August 7, 2016

Just as the Democratic commentator is saying Republicans can only win through voter suppression, she's radically undercut by the crawl at the bottom of the screen.

A commentator on "State of the Union" this morning — Baltimore mayor Stephanie Rawlings — asserts that voter suppression is "the only way Republicans win" just as the crawl across the bottom of the screen says: "Federal appeals court reinstates lawsuit against IRS says agency needs to prove it's no longer discriminating conservative groups. Court rules conservative groups who brought 2013 lawsuit were 'subjected to extended delay' when applying for tax-exempt status with IRS. Court says 'it is absurd' to suggest unlawful delays by IRS have completely ended, considering two of the plaintiff groups still have tax-exempt applications pending...."

99 comments:

AReasonableMan said...

Both of these arguments, from either side, are largely nonsense but they are unrelated and the post makes no sense.

David Begley said...

Rawlings was an abject failure as a mayor. Murder and drugs out of control. Riots. She abandoned the police.

Typical Dem. But she's the best looking mayor in America!

Fernandinande said...

Voting is a "natural right" and no one should have their vote suppressed by naughty people.

Everyone, including babies, illegal immigrants and dead people should vote, and vote often. Especially the dead illegal immigrant babies.

AprilApple said...

What a pant load.

The democrats know that if we remove the basic fundamental of one-person/one-vote with a valid photo ID - they cannot cheat to win.

Hagar said...

There is a reason we refer to election day as "the day of the walking dead."

Unknown said...

How is she undercut? How does the case against the IRS pertain to voter suppression?

AprilApple said...

You need a photo ID to travel, check into a hotel, buy or rent a home, get a credit card, buy booze or marijuana (to name a few) - but the dems are horrified by a photo ID to vote.

Why is that?

AprilApple said...

The democrat party has nothing to sell but shit and lies.

...at your expense, however. Enter - queen Hillary, of the Clinton Crime Family. She needs your multiple votes.

LYNNDH said...

Here in CO we have mail in ballots as the primary way to vote. Wonder if any fraud occurs? HA HA.
Leaving soon on a trip overseas. What would happen if I told them I don't need no stink'n Passport or photo ID?

AprilApple said...

LYNNDH - In CO, we have stacks of paper ballots abandoned in apartment and condo lobbies.

CO goes by signature verification instead of a valid photo ID. CO is ripe for fraud and that's just how the corruptocrats like it. You bigots.

cornroaster said...

ARM said: "Both of these arguments, from either side, are largely nonsense but they are unrelated and the post makes no sense."

I think the point our hostess is trying to make is that the Democratic speaker was accusing the Republicans of voter suppression while the crawl at the bottom of the screen was showing how the Democratic administration was trying to suppress conservative political thought and action. The two definitely are related.

Sorry, ARM, Althouse is perfectly sensible, unlike your statement.

ndspinelli said...

I like Jake but he had a minor league panel this morning. Not even AA, more like rookie league.

ndspinelli said...

The vast majority[69%] of people believe this position by Dems that requiring a vote ID is suppression is BULLSHIT.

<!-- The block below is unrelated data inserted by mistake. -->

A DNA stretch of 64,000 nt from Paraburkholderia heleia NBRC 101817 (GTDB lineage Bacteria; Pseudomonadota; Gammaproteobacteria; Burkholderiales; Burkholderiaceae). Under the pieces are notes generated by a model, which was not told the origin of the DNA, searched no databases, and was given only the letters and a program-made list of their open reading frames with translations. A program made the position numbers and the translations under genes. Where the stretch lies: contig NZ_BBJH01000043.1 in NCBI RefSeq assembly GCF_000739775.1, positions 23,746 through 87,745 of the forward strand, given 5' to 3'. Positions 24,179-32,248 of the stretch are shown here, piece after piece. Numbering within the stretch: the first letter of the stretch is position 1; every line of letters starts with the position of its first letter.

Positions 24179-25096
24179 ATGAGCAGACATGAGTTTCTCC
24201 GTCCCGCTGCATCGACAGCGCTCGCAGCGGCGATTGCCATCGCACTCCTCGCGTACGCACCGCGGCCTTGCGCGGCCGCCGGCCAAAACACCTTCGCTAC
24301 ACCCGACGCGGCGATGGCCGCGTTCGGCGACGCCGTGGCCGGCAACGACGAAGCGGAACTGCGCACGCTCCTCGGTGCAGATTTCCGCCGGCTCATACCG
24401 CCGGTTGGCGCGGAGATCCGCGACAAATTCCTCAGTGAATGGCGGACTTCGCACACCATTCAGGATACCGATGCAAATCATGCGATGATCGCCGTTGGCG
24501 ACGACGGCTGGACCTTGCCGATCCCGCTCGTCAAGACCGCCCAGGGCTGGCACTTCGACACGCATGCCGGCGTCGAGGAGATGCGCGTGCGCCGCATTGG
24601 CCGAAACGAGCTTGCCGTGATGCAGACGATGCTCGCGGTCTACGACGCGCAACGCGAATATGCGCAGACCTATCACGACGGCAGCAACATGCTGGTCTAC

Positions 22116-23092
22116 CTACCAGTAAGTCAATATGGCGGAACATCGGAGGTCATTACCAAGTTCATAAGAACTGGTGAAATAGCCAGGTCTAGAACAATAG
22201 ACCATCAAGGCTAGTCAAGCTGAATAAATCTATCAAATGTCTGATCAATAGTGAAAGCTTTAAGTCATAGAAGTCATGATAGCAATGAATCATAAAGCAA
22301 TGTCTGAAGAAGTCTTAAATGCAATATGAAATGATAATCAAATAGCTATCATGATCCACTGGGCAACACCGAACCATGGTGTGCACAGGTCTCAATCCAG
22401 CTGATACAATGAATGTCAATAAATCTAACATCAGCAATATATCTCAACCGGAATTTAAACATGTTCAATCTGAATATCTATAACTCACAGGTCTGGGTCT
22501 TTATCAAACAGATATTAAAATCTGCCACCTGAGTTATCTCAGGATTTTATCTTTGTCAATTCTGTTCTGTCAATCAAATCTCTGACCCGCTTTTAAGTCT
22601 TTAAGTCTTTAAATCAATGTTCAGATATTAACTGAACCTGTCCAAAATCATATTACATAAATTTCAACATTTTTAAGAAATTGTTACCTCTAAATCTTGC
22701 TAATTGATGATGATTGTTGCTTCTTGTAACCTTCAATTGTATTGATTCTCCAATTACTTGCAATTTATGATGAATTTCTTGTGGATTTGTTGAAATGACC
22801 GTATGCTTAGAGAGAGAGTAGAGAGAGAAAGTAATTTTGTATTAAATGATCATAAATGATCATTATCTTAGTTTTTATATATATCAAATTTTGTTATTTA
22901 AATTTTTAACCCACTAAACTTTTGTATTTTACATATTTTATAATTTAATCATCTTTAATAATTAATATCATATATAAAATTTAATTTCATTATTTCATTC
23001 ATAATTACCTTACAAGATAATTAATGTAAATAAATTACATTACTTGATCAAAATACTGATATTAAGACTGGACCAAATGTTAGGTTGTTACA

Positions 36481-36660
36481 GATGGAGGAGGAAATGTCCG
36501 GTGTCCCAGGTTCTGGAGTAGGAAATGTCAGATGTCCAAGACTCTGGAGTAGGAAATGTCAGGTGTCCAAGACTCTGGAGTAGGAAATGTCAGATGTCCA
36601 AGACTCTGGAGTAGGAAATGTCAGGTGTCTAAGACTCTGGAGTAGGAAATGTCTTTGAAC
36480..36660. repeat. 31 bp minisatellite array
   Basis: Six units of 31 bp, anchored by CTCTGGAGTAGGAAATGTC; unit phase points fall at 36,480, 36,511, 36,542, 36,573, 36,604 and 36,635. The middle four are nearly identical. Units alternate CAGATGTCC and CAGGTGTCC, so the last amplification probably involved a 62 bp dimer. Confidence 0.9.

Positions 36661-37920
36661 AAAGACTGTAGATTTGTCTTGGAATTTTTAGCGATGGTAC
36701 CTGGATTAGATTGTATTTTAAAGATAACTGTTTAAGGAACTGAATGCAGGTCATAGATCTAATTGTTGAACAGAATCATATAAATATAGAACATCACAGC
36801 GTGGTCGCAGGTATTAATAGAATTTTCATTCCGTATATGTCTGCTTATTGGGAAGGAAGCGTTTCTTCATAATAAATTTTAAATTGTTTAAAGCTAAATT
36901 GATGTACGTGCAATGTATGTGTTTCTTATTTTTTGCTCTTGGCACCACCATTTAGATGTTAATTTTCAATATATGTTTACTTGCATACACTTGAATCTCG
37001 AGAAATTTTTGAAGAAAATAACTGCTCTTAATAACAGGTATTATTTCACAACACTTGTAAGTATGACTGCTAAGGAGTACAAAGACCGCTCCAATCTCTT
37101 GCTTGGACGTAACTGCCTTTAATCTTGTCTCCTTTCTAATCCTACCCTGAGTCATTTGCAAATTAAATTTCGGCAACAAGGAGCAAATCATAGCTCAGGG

n.n said...

Democrats can only win through indoctrination, fraud, disenfranchisement, judicial override, quasi-eminent domain, refugee crises, and a beholden population.

Sebastian said...

"Just as the Democratic commentator is saying Republicans can only win through voter suppression, she's radically undercut by he crawl at the bottom of the screen." What do you mean, undercut? Progs fight on all fronts. Sure, the court's IRS judgment is a temporary setback, but O's minions will keep at it, and Hill's will pick up where they left off. It's not as if existing law, or courts, or rules, mean anything--less to Hill than to O, if that is possible.

The whole voter suppression business rhetoric serves prog purposes nicely: race-baiting riles up the troops, and the practical effect is to swing close contests. If logic and evidence mattered, it would also look very strange: it depends on the racist assumption that minorities are incapable of getting IDs, and most Western countries, as far as I know, require voter ID as a matter of course, because "racism."

AReasonableMan said...

cornroaster said...
Sorry, ARM, Althouse is perfectly sensible


As unknown noted, "How does the case against the IRS pertain to voter suppression?" You could, unreasonably in my view, argue that the IRS case relates to suppression of free speech but it is not what normal people would normally understand as voter suppression.

n.n said...

A multi-trillion dollar welfare industry and Democrats cannot even document their charges. It's no wonder that their liberal fiscal policies create catastrophic misalignments that require progressive debt (progressive wars, refugee crises, immigration reform) to compensate.

Ann Althouse said...

Actually, the argument that the 2 things are related is detrimental to the argument that the groups deserve the tax-exemption.

But the lawsuit is about delay in processing their applications.

I agree that it's not a direct contradiction. But the Democrats should keep their hands clean if they want to go with the GOP-wins-by-suppression propaganda.

FullMoon said...

AReasonableMan said... [hush]​[hide comment]

Both of these arguments, from either side, are largely nonsense but they are unrelated and the post makes no sense.


Not only were specific Republican/Tea Party groups denied opportunity to raise money, other potential groups were intimidated by the example.

Ann Althouse said...

"But the lawsuit is about delay in processing their applications."

That is, there should be no political discrimination in the speed with which applications are processed.